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Plans to accelerate rise in state pension age frozen

Plans to accelerate rise in state pension age frozen

Work and Pensions Secretary Mel Stride said uncertainty around life expectancy and the public finances had driven the decision - which Labour branded 'a damning indictment of 13 years of failure'.
The government has frozen plans to accelerate the rise in the state pension age.

Work and Pensions Secretary Mel Stride confirmed the move following newspaper reports that suggested the government was erring over the plans.

The age at which the state pension is payable currently stands at 66, and by the end of 2028, it will have risen to 67.

Increasing the state pension age to 68 was scheduled to happen between 2044 and 2046 - but ministers had been contemplating bringing that forward to between 2037 to 2039.

Mr Stride said he agreed the rise in the state pension age from 66 to 67 should occur between 2026 and 2028 as planned, but that parliament should "consider the rise to age 68 again".

He said that decision will be delayed until after the next election, with another review taking place "within two years of the next parliament".

Increasing the state pension age had been on the cards because of the trend of people living longer. However, the coronavirus pandemic changed that, reducing the life expectancy for women by one year and 1.3 years for men - removing a key justification for changing the rules.

The decision to delay the changes could also have been influenced by France - where violent protests have erupted at President Emmanuel Macron's proposals to raise the state pension age to 64 - and the Tories' own electoral prospects.

Mr Stride told MPs: "Given the level of uncertainty about the data on life expectancy, labour markets and the public finances, and the significance of these decisions on the lives of millions of people, I am mindful a different decision might be appropriate once these factors are clearer.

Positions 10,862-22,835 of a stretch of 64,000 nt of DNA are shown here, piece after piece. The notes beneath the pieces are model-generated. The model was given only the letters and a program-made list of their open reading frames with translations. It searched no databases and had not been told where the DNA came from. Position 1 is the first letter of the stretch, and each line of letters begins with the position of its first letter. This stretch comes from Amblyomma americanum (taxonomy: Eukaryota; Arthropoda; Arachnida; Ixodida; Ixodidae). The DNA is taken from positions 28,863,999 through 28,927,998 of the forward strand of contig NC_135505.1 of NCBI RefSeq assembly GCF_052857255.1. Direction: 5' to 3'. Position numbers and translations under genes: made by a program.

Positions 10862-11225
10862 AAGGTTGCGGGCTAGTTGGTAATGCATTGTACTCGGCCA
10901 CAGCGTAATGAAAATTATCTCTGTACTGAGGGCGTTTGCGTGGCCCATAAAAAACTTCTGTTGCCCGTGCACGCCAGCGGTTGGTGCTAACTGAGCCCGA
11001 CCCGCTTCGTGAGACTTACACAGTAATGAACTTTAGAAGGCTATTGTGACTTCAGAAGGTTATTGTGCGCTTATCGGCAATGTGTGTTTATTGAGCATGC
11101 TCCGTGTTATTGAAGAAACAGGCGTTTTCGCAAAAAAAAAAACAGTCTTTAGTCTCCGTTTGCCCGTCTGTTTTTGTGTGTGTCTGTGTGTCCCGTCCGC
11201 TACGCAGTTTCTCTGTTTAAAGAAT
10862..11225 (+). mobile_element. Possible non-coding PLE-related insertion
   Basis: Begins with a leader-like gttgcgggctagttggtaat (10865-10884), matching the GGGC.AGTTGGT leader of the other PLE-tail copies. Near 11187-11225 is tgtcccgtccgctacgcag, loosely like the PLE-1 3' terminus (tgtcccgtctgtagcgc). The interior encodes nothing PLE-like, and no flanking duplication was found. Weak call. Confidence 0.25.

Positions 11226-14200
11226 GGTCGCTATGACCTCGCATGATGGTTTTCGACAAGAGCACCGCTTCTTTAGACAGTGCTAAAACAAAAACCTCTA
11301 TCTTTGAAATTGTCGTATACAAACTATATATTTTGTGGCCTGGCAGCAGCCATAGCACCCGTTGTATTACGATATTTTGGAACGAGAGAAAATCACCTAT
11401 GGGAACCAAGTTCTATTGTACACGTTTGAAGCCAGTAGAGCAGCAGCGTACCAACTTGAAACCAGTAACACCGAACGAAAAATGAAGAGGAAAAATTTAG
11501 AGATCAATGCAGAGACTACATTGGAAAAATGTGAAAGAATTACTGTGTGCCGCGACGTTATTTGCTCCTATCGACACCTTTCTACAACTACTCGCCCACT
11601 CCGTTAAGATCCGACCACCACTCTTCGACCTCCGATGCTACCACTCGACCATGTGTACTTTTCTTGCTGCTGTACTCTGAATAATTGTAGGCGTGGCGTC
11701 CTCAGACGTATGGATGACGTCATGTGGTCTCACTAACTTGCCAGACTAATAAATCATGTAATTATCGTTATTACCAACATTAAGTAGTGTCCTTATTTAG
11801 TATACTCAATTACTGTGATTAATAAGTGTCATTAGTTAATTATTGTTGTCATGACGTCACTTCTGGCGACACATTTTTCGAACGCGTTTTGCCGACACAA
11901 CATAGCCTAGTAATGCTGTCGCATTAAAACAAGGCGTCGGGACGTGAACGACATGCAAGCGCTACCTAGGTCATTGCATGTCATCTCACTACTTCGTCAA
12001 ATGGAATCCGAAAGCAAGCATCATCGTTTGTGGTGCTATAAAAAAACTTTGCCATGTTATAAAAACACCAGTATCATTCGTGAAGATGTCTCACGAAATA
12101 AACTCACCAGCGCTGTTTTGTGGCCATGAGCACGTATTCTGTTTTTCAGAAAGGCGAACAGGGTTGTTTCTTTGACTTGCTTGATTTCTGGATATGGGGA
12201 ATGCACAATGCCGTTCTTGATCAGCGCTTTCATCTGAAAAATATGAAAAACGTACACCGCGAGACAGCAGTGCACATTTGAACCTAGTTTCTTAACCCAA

"I therefore plan for a further review to be undertaken within two years of the next parliament to consider the rise to age 68 again."

'Responsible and reasonable approach'

The cabinet minister defended his approach, saying it "continues to provide certainty for those planning for retirement" while ensuring in the longer term, it is "sustainable and fair across the generations".

He said the government "remains committed" to the principle of the 10-year notice of changes to the state pension age.

"The approach I'm setting out today is a responsible and reasonable one," he said.

"One that continues to provide certainty for those planning for retirement, while ensuring that we take the time to get this right for the longer term, so that the state pension can continue to provide security in retirement and is sustainable and fair across the generations."

Mr Stride confirmed that the increase in life expectancy has "slowed" since the first state pension age review was carried out in 2017 - a trend he said was being seen "to a varying degree across much of the developed world".

He cited an independent report by Baroness Neville-Rolfe carried out in 2022, which he said "highlights an important challenge: a growing pensioner age population and the affordability and fiscal sustainability of the state pension".

"As a society we should celebrate improvements in life expectancy, which has driven rapidly over the past century and is projected to continue to increase," he said.

'Not exactly a sign of strength'

The announcement swiftly received a hostile reception from former cabinet minister Jacob Rees-Mogg, who said: "Unlike the Labour Party I don't welcome this decision.

"That life expectancy from retirement from the 1940s to today has increased by seven years, which would indicate a retirement age of 72 rather than of 67 or 68.

"The benefit of long-term decision-making is that it gives everybody the chance to plan well in advance. And the delaying the decision is a decision in itself, and is not exactly a sign of strength."

Labour's shadow work and pension secretary Jon Ashworth welcomed the delay but said the stalling life expectancy rates that drove it were a "damning indictment".

"Today's announcement that they are not going ahead with accelerating the state pension age is welcome, and it is the right one," he said.

"But it is the clearest admission yet that a rising tide of poverty is dragging life expectancy down for so many, and stalling life expectancy, going backwards in some of the poorest communities, is a damning indictment of 13 years of failure which the minister should have acknowledged and apologised for today."
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